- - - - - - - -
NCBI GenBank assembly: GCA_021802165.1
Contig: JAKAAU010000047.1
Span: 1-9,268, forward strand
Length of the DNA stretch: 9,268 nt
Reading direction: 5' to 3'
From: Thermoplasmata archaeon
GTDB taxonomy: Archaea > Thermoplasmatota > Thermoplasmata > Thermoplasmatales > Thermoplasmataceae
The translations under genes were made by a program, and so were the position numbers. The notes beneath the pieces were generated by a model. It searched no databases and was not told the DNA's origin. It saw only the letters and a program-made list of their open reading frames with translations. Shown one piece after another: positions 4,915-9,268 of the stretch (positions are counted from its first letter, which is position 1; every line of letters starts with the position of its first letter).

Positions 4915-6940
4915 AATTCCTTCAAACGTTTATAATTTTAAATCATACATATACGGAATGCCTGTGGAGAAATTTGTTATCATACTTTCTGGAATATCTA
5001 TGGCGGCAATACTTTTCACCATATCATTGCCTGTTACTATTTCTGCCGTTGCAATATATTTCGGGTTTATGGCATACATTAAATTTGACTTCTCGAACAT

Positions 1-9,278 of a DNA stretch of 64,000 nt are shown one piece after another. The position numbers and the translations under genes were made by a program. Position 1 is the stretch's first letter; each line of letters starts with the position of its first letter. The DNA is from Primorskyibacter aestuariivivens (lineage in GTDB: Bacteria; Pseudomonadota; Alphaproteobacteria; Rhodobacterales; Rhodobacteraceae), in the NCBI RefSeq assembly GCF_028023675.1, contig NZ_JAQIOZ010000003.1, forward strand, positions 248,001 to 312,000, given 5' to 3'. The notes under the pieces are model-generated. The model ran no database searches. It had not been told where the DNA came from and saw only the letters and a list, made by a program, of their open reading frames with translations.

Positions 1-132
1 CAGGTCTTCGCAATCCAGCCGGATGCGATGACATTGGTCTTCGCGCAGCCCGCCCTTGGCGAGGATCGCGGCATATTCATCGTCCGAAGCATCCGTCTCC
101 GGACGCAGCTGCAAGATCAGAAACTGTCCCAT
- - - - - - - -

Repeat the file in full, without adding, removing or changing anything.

NCBI GenBank assembly: GCA_021802165.1
Contig: JAKAAU010000047.1
Span: 1-9,268, forward strand
Length of the DNA stretch: 9,268 nt
Reading direction: 5' to 3'
From: Thermoplasmata archaeon
GTDB taxonomy: Archaea > Thermoplasmatota > Thermoplasmata > Thermoplasmatales > Thermoplasmataceae
The translations under genes were made by a program, and so were the position numbers. The notes beneath the pieces were generated by a model. It searched no databases and was not told the DNA's origin. It saw only the letters and a program-made list of their open reading frames with translations. Shown one piece after another: positions 4,915-9,268 of the stretch (positions are counted from its first letter, which is position 1; every line of letters starts with the position of its first letter).

Positions 4915-6940
4915 AATTCCTTCAAACGTTTATAATTTTAAATCATACATATACGGAATGCCTGTGGAGAAATTTGTTATCATACTTTCTGGAATATCTA
5001 TGGCGGCAATACTTTTCACCATATCATTGCCTGTTACTATTTCTGCCGTTGCAATATATTTCGGGTTTATGGCATACATTAAATTTGACTTCTCGAACAT

Positions 1-9,278 of a DNA stretch of 64,000 nt are shown one piece after another. The position numbers and the translations under genes were made by a program. Position 1 is the stretch's first letter; each line of letters starts with the position of its first letter. The DNA is from Primorskyibacter aestuariivivens (lineage in GTDB: Bacteria; Pseudomonadota; Alphaproteobacteria; Rhodobacterales; Rhodobacteraceae), in the NCBI RefSeq assembly GCF_028023675.1, contig NZ_JAQIOZ010000003.1, forward strand, positions 248,001 to 312,000, given 5' to 3'. The notes under the pieces are model-generated. The model ran no database searches. It had not been told where the DNA came from and saw only the letters and a list, made by a program, of their open reading frames with translations.

Positions 1-132
1 CAGGTCTTCGCAATCCAGCCGGATGCGATGACATTGGTCTTCGCGCAGCCCGCCCTTGGCGAGGATCGCGGCATATTCATCGTCCGAAGCATCCGTCTCC
101 GGACGCAGCTGCAAGATCAGAAACTGTCCCAT